Built to perform: why body type matters

15 July 2013 - 03:03 By Ross Tucker
Wimbledon 2013 women's champion Marion Bartoli. Critics of Bartoli tweeted immediately after the women's final that she was a 'fat pig' and 'ugly'
Wimbledon 2013 women's champion Marion Bartoli. Critics of Bartoli tweeted immediately after the women's final that she was a 'fat pig' and 'ugly'

Last week, a BBC tennis commentator sparked controversy when he insulted the appearance of Wimbledon Women's champion Marion Bartoli, saying she was not a "looker".

His ill-advised attempt at highlighting her tenacity kicked off a sexism war, as it should, for Bartoli's purpose is to win tennis matches (something she did very successfully), not sell fashion accessories.

However, it does invite some interesting thoughts around the appearance of athletes, not from an aesthetic point of view but a performance one, through the eyes of sports science.

Consider Bryan Habana and Eben Etzebeth. Both are rugby players, but one is built for speed and agility, the other for size and strength. Both are world-class in their specific positions, but would arguably fail horribly doing the other's job.

That's because physical characteristics drive performance ability in sport. Some remarkable statistics reveal that, aside from the obvious requirement to train and develop skill and physiology, elite athletes are, in part born, into their sport as a result of their highly specialised and unusual body types.

For instance, the average female gymnast of 1980 was 163cm tall. Thirty years later, they are 145cm short - a change of 18cm, driven by the demands of the sport, because shorter people are better able to perform the routines and elements required in modern-day gymnastics. There is almost an "entry requirement" into elite gymastics that makes elite achievement much more difficult for taller women.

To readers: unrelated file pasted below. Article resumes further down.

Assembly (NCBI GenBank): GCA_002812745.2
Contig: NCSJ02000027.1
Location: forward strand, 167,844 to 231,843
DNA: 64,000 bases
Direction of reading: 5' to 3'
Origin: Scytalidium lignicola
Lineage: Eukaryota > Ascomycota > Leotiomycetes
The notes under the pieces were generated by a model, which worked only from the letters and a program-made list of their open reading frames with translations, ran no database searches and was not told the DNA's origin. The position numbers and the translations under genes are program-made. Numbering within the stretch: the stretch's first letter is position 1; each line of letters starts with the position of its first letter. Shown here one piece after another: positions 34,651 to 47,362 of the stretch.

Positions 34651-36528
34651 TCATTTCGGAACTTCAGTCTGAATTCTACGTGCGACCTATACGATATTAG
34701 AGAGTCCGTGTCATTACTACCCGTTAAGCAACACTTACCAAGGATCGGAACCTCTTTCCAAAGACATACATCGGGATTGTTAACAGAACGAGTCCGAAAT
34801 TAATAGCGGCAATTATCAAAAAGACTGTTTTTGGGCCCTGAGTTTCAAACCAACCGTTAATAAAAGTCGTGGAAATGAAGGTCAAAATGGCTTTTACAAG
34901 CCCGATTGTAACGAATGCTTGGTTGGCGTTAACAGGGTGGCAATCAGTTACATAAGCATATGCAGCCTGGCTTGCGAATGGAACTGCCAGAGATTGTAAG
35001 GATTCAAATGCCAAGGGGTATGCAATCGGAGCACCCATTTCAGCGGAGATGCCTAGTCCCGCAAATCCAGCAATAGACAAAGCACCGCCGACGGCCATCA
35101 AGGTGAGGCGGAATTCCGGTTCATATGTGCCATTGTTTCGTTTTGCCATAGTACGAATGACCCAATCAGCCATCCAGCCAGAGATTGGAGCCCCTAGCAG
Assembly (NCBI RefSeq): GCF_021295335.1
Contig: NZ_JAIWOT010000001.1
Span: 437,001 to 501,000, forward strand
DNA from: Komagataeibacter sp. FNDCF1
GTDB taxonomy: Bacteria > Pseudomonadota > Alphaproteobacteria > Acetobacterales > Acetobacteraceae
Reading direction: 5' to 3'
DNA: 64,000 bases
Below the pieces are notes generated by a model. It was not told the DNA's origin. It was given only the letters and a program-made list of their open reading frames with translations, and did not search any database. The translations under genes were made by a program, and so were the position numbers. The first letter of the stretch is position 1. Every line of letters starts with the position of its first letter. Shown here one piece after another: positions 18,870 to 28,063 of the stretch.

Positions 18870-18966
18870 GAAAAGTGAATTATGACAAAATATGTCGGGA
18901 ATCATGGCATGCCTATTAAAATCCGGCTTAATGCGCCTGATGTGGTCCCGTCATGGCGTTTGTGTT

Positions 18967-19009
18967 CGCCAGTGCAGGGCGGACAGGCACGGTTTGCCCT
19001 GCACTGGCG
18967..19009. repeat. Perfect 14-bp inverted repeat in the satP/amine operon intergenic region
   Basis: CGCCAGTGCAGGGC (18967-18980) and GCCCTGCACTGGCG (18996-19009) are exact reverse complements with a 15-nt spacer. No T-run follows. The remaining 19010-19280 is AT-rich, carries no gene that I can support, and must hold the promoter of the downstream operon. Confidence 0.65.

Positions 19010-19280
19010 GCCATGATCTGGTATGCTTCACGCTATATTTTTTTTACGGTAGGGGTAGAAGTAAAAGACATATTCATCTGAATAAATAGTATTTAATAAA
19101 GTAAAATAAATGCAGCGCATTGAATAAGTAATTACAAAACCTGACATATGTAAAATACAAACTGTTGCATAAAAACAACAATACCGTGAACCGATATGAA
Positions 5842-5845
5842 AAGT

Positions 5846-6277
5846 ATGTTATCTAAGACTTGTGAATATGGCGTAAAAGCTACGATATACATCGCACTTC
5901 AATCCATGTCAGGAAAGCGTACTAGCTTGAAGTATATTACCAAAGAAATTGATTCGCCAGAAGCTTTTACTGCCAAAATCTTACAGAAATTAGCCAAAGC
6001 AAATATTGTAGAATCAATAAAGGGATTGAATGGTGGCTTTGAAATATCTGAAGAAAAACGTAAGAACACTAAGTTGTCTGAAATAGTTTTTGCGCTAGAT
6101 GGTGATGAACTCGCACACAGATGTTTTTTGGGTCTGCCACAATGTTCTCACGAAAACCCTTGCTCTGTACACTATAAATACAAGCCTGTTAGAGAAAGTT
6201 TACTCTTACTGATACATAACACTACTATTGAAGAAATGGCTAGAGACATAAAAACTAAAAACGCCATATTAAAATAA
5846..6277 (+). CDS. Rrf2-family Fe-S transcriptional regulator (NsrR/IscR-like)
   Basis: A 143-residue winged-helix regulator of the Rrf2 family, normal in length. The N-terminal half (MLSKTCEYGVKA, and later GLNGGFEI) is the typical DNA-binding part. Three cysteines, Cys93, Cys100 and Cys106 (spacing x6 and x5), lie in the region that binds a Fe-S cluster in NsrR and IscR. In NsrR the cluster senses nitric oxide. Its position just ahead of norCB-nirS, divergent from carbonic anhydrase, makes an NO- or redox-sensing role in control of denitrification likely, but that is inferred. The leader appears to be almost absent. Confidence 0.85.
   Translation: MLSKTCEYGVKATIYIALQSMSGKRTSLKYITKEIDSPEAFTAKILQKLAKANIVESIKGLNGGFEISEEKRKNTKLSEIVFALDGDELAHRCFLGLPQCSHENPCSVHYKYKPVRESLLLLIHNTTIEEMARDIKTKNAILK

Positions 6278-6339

In the NBA, professional basketballers do not only need to be tall (the average height in the NBA is 198cm. Eben Etzebeth, at 203cm, is only slightly taller than average), they also need unusually long arms.

A normal person's wingspan to body ratio is around 1 - if you stand 180cm tall, your 'wingspan' from finger tip to finger tip will be approximately 180cm.

Not so in the NBA, where the average ratio is 1.063. That may seem similar at first glance but it means that our 180cm man's arms would be 191cm long - a reach advantage of 11cm - a crucial advantage in that sport.

Tennis players, waterpolo players and kayakers also have disproportionately long arms relative to their height, while weightlifters have very short arms because this gives them a leverage advantage when lifting heavy weights over their heads. For running, the situation is reversed. The ideal body type is one described as highly linear (strictly speaking, it is called 'nylotic' - long legs, short torso, very narrow pelvis and skinny limbs) - one possible reason why Kenya is able to produce so many great runners.

For swimming, the opposite is true - broad shoulders, long arms and short legs help the swimmer get through the water most effectively. A remarkable piece of trivia is that the great swimmer Michael Phelps, at 193cm, wears the same length pants as Hicham el Guerrouj, one of the world's greatest runners, who stands 175cm tall. That means the runner is 18cm shorter but his legs are those of a man standing 193cm.

Perhaps most interestingly, it has been found that, in American football, every extra centimetre in height or 3kg in mass over the average is worth about R450000 per year in additional salary.

In other words, the average player (in terms of height and mass) will make R450000 less than a player one centimetre taller, or 3kg heavier. Body type matters a lot in sport.

Of course, having the right body type does not guarantee success.

There is much more to elite achievement than long arms, legs or stature. However, it does reveal a hidden side to performance.

For Bartoli and other tennis players, aesthetics aside, we judge physical appearance based only on what we can see. What we do not see often holds the key.

These and other statistics are sourced from "The Sports Gene", by David Epstein (Current, Penguin Group, 2013). The book will be released on August 1.